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Aitchison and angular distances for votes and seats


The following is a notebook in the cloud (1 MB), that one can best download and run on the desktop (see the browser in the lower right). It has initialisation cells for two small packages.

Readers who recently looked at the Brexit discussion will find the topic familiar, see

The summary of the notebook is:

Votes and seats satisfy only two of seven criteria for application of the Aitchison distance. Vectors of votes and seats, say for elections for political parties the House of Representatives, can be normalised to 1 or 100%, and then have the outward appearance of compositional data. The Aitchison geometry and distance for compositional data then might be considered for votes and seats too. However, there is an essential zero when a party gets votes but doesn't gain a seat, and a zero gives an undefined logratio. In geology, changing from weights to volumes affects the percentages but not the Aitchison distance. For votes and seats there are no different scales or densities per party component however, and thus reportioning (perturbation) would be improper. Another key issue is subcompositional dominance. For votes {10, 20, 70} and seats {20, 10, 70} it is essential that we consider three parties. For a disproportionality measure we would value it positively that there is a match on 70. The Aitchison distance looks at the ratio {10, 20, 70} / {20, 10, 70} = {1/2, 2, 1} and then neglects a ratio equal to 1. In this case it essentially compares the subcompositions, i.e. votes {10, 20} and seats {20, 10}, rescales to {1/3, 2/3} and {2/3, 1/3}, and finds high disproportionality. This means that it essentially looks at a two party outcome instead of a three party outcome. It follows that votes and seats are better served by another distance measure. Suggested is the angular distance and the Sine-Diagonal Inequality / Disproportionality (SDID) measure based upon this. Users may of course apply both the angular and the Aitchison measures while being aware of the crucial differences in properties.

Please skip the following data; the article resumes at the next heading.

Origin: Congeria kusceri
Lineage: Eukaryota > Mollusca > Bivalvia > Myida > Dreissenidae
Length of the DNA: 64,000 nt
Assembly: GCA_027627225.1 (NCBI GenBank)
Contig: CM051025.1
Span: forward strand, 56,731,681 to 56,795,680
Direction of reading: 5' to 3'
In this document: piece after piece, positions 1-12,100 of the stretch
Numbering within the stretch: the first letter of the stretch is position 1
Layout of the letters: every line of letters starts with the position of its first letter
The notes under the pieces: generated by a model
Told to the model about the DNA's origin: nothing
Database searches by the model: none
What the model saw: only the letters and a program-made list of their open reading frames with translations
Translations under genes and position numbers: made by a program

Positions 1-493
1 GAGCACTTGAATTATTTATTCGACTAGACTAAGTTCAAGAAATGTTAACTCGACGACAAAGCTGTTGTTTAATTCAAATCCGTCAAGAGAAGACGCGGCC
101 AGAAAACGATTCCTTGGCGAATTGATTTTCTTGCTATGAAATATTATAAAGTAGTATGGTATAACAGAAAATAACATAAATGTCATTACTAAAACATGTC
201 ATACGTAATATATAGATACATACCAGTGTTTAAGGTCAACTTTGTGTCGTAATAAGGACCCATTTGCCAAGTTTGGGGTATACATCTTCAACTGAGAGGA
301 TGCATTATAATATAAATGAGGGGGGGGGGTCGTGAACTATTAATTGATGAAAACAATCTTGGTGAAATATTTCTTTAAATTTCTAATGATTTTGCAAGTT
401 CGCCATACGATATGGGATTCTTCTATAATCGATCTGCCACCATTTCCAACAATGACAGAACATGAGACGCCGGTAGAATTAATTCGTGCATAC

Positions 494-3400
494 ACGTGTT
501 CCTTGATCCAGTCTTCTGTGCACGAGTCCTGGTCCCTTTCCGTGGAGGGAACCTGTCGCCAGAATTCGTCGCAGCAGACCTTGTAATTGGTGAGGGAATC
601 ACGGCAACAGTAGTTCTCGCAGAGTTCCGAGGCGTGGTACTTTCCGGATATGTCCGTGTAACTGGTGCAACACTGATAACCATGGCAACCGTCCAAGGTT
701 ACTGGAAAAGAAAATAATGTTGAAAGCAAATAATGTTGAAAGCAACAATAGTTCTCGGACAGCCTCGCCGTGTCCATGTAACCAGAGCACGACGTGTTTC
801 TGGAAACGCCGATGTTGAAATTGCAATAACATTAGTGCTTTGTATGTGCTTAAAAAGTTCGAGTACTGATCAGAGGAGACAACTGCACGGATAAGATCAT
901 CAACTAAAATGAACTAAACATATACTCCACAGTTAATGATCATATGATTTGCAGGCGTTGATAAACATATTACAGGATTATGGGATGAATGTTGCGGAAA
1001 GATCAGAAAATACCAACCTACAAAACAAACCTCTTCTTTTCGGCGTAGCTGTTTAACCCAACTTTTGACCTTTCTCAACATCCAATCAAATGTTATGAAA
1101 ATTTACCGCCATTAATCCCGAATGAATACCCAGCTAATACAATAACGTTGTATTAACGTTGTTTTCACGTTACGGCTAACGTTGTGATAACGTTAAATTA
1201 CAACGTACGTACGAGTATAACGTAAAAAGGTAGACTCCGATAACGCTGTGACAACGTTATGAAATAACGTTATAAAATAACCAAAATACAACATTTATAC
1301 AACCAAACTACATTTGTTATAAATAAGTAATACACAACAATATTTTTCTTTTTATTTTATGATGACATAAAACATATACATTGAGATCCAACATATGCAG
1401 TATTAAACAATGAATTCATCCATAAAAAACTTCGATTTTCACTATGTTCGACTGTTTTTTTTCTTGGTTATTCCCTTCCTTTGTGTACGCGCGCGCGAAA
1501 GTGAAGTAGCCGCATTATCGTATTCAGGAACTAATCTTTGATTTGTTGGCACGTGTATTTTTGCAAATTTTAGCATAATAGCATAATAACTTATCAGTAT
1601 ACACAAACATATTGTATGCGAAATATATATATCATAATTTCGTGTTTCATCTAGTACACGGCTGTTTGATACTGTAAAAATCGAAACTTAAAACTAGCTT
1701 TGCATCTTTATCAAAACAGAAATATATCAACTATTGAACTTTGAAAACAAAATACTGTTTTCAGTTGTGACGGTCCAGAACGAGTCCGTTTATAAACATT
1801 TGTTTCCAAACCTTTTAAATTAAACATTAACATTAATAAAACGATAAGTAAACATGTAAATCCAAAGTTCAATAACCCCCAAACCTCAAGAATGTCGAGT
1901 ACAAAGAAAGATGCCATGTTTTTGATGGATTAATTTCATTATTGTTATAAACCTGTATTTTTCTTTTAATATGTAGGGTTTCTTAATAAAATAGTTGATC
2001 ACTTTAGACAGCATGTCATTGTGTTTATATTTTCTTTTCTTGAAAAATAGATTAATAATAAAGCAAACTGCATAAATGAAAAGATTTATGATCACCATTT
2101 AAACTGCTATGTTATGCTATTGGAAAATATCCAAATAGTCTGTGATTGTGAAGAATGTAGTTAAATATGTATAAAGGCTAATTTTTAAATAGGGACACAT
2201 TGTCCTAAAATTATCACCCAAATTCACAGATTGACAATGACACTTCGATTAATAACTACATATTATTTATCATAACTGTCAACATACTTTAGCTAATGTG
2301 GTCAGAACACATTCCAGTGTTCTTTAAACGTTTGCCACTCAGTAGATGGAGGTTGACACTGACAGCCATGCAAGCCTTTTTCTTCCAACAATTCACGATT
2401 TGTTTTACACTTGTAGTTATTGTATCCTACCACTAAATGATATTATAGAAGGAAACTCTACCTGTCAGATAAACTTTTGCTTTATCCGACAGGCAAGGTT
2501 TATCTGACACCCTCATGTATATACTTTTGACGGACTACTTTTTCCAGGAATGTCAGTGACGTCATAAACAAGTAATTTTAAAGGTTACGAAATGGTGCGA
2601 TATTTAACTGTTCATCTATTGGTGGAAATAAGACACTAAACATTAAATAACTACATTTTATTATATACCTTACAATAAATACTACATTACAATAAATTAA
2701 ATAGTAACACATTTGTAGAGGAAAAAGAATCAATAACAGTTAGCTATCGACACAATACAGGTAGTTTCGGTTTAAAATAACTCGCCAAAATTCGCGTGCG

NB. This discussion forms part of a larger framework given most recently by my other paper: "One woman, one vote. Though not in the USA, UK and France". My diagnosis is that "political science on electoral systems" is still in the Humanities and pre-science, notably by relying more upon common language instead of sharp definitions that are relevant for empirics. On the other hand, there are also mathematicians who deal with their definitions abstractly, without a proper grounding in empirical research. My invitation to empirical researchers is to help make a difference, notably in re-engineering the theory on electoral systems.

POSTED BY: Thomas Colignatus
1 month ago

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